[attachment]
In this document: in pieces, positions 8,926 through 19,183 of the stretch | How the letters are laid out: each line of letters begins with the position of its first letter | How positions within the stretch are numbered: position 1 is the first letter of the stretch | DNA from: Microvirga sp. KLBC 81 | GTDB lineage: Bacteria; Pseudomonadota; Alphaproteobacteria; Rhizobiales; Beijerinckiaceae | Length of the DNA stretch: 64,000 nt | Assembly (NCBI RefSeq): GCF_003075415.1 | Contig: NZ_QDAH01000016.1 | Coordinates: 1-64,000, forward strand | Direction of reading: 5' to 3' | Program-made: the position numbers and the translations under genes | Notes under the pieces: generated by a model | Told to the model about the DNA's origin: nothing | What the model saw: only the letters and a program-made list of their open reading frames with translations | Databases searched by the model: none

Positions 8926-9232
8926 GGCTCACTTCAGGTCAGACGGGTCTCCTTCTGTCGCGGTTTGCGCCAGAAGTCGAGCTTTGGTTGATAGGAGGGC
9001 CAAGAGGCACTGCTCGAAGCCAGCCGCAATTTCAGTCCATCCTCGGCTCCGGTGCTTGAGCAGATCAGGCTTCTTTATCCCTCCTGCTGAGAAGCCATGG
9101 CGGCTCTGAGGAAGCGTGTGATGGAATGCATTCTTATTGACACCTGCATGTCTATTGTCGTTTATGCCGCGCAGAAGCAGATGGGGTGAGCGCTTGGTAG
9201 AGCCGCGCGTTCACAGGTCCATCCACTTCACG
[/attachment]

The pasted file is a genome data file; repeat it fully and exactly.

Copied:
In this document: in pieces, positions 8,926 through 19,183 of the stretch | How the letters are laid out: each line of letters begins with the position of its first letter | How positions within the stretch are numbered: position 1 is the first letter of the stretch | DNA from: Microvirga sp. KLBC 81 | GTDB lineage: Bacteria; Pseudomonadota; Alphaproteobacteria; Rhizobiales; Beijerinckiaceae | Length of the DNA stretch: 64,000 nt | Assembly (NCBI RefSeq): GCF_003075415.1 | Contig: NZ_QDAH01000016.1 | Coordinates: 1-64,000, forward strand | Direction of reading: 5' to 3' | Program-made: the position numbers and the translations under genes | Notes under the pieces: generated by a model | Told to the model about the DNA's origin: nothing | What the model saw: only the letters and a program-made list of their open reading frames with translations | Databases searched by the model: none

Positions 8926-9232
8926 GGCTCACTTCAGGTCAGACGGGTCTCCTTCTGTCGCGGTTTGCGCCAGAAGTCGAGCTTTGGTTGATAGGAGGGC
9001 CAAGAGGCACTGCTCGAAGCCAGCCGCAATTTCAGTCCATCCTCGGCTCCGGTGCTTGAGCAGATCAGGCTTCTTTATCCCTCCTGCTGAGAAGCCATGG
9101 CGGCTCTGAGGAAGCGTGTGATGGAATGCATTCTTATTGACACCTGCATGTCTATTGTCGTTTATGCCGCGCAGAAGCAGATGGGGTGAGCGCTTGGTAG
9201 AGCCGCGCGTTCACAGGTCCATCCACTTCACG